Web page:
These critters have a drab color scheme. It’s kind of standard to speculate about evolutionary advantages to one trait or another, but I think it is just that..speculation.

A king snake on the front porch will tend to make you reverse course rather suddenly; however, it is just show. So, I get color schemes but I don’t understand them.

The only macroscopic critter I revere and fear around here is the Eastern Diamondback.

Anyway, looking forward to seeing if I can convince the rat snakes to shift diet a bit to the wood rats and field mice.

But I am not a charmer.




Fermi Estimates and Orders of Magnitude

Warning: Slightly excessive pedantry.

You’ve probably read about or heard of Enrico Fermi at some stage in life. Italian physicist that moved to Columbia  University  to escape Fascism in the 1930’s and engineered the first nuclear pile at the University of Chicago. There is an element and a national laboratory named after him.  He became a part of the Manhattan project and the Los Alamos tests.

An intriguing story though is the tale of Enrico Fermi dropping bits of paper one by one, as the blast wave passed by about 9 km away from the Trinity epicenter on July 16, 1945.  The bits of paper (dropped from a height of about 6 ft) displaced horizontally by about 2.5 meters when the wave passed.  The blast wave reached Fermi about 40 seconds after detonation. From those observations, he estimated the TNT equivalent of the first nuclear detonation at 10 kilotons of TNT.  He was close. The estimate from calculations stemming from results of several instrumental readings is about 20 kilotons.


It is difficult to know whether Fermi made that estimate from purely theoretical calculation or from extrapolating empirical measurements from smaller tests done at Los Alamos. He did not say. Might have been just a wild hair.

You can read some folks attempts at rationalizing his calculations at this site.

That sort of order-of-magnitude estimate has become known as a Fermi estimate or calculation. There are a few books and essays on the subject.

It is probably a skill that can be taught, but it is also probably a skill that is learned by almost everyone that works in one particular field for a while; it is the human brain distilling something down to something a little simpler. Just takes a little motivation.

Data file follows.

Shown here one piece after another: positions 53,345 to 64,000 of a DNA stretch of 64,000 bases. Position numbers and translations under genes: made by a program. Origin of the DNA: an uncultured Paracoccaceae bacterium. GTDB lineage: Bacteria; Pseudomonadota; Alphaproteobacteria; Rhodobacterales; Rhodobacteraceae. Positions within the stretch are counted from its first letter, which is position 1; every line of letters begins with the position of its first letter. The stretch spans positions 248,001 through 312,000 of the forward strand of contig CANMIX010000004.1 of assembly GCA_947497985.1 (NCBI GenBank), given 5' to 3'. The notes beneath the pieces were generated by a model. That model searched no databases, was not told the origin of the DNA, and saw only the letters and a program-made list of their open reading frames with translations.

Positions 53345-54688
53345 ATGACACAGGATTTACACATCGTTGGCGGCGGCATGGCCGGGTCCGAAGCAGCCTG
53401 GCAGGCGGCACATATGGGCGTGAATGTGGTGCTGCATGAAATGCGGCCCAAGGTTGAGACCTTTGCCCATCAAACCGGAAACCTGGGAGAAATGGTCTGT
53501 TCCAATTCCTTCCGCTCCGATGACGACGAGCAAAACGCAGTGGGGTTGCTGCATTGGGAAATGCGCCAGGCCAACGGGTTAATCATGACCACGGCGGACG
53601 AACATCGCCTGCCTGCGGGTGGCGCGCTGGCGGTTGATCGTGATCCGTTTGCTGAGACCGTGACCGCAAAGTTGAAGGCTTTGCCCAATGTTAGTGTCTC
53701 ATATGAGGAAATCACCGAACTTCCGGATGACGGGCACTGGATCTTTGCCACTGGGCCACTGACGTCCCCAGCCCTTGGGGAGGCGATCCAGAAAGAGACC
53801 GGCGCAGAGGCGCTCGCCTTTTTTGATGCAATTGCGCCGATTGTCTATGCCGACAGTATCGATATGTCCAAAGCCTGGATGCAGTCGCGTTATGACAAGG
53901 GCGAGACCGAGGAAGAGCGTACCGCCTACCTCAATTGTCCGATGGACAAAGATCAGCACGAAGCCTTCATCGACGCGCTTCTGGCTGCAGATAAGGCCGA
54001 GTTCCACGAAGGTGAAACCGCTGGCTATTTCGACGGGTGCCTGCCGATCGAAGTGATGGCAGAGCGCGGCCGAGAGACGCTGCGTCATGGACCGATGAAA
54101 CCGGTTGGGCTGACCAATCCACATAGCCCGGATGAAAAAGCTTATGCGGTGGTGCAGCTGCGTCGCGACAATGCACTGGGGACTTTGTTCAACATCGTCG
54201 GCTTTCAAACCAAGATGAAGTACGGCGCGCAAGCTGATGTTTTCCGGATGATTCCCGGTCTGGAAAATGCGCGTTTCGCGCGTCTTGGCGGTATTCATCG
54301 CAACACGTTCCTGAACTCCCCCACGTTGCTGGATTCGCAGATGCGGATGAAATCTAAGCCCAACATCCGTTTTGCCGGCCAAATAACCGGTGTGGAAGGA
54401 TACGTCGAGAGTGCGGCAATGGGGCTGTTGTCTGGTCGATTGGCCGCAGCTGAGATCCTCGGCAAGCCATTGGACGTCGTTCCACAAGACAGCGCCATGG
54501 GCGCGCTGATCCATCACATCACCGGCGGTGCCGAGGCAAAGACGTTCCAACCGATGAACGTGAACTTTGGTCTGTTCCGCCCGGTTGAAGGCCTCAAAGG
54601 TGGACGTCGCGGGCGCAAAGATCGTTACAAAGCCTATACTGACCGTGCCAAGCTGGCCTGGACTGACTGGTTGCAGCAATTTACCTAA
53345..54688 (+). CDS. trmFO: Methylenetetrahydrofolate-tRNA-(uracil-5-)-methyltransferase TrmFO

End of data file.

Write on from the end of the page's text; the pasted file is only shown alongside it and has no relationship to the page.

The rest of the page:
Perhaps one of the more famous Fermi calculation demonstrations is to ask the question “How many piano tuners are there in Chicago?”  So you inquire “How many people are there in Chicago?”, “What fraction of those folks own pianos?”, “How often do pianos need tuning?”, “What fraction of piano owners are dedicated?”  You can tweak the calculation, but that gets you started.

Another of the more famous estimation discussion concerns the existence of extraterrestrial, intelligent life.  That topic is often called the Fermi Paradox.

The famous quote is “Where is everybody?”

Order-of-Magnitude Estimation

Doing simple arithmetic on a napkin is cool. Doing it with a machine is cool.  Doing it in your head without even trying is cooler. Fermi probably excelled at the latter.

Although being able to do the arithmetic in your head is probably a good thing, it is also fun to have certain numbers at ready. All of the following quantities can be estimated in a somewhat Fermi–like fashion. So see if you can get within a factor of 100 for each of them.


Number of Water molecules in a human body: 1027

    70 kg body that is mostly water; water molecules with 18 g/mole;

    Avogadro’s number


Number of stars in the universe: 1022

      100 billion galaxies x 100 billion stars/galaxy


Number of neurons in a human brain:  1011                          

    About a 1 liter brain with neurons that are 100 µm by 10 µm  x 10 µm


It is useful in those sorts of calculations to have a familiar relationship with the idea that adding exponents is like multiplication and that subtracting exponents is like division. That sort of thing is the basis of the lost art of using a slide rule or logarithm tables. I just recovered a slide rule from a box that was my father’s. I myself was sort of on the cusp of the slide rule / calculator ages. Perhaps a waste of time to play with, but slide rules hardly ever malfunction.

 Recommended Additional Reading